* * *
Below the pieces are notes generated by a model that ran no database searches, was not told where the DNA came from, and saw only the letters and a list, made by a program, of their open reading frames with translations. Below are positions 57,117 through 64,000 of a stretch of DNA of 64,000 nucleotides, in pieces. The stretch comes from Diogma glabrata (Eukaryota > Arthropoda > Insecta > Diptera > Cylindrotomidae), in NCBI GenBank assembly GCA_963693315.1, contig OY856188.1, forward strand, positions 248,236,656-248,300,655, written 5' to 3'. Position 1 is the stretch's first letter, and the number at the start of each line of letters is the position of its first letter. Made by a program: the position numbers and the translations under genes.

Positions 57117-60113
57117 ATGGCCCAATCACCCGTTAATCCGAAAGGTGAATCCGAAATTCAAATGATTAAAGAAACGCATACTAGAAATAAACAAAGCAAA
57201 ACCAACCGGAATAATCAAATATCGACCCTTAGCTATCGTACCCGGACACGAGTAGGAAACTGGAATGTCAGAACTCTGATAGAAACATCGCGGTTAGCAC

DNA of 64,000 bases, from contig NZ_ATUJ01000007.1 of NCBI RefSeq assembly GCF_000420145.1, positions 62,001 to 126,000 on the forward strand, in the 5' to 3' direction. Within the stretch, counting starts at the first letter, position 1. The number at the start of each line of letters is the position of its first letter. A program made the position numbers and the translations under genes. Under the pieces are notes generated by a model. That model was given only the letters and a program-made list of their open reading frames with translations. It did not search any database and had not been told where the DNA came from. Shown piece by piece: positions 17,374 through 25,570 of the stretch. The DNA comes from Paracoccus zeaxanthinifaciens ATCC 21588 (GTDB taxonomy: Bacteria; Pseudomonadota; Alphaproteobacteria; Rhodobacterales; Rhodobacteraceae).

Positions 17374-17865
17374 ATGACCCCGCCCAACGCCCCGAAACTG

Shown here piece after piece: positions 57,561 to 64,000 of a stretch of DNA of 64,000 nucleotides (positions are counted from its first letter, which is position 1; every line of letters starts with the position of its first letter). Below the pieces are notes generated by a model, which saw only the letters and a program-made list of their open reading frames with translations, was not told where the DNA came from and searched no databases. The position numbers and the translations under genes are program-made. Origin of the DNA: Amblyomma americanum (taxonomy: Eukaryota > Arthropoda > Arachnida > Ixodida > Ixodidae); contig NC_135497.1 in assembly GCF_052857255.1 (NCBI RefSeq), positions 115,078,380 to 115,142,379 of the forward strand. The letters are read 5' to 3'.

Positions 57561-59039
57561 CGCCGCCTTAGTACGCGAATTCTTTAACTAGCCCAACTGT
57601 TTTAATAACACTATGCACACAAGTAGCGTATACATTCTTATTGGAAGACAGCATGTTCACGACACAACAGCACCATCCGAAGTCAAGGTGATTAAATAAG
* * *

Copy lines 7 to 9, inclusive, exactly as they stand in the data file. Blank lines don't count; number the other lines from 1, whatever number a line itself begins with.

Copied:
17374 ATGACCCCGCCCAACGCCCCGAAACTG

Shown here piece after piece: positions 57,561 to 64,000 of a stretch of DNA of 64,000 nucleotides (positions are counted from its first letter, which is position 1; every line of letters starts with the position of its first letter). Below the pieces are notes generated by a model, which saw only the letters and a program-made list of their open reading frames with translations, was not told where the DNA came from and searched no databases. The position numbers and the translations under genes are program-made. Origin of the DNA: Amblyomma americanum (taxonomy: Eukaryota > Arthropoda > Arachnida > Ixodida > Ixodidae); contig NC_135497.1 in assembly GCF_052857255.1 (NCBI RefSeq), positions 115,078,380 to 115,142,379 of the forward strand. The letters are read 5' to 3'.

Positions 57561-59039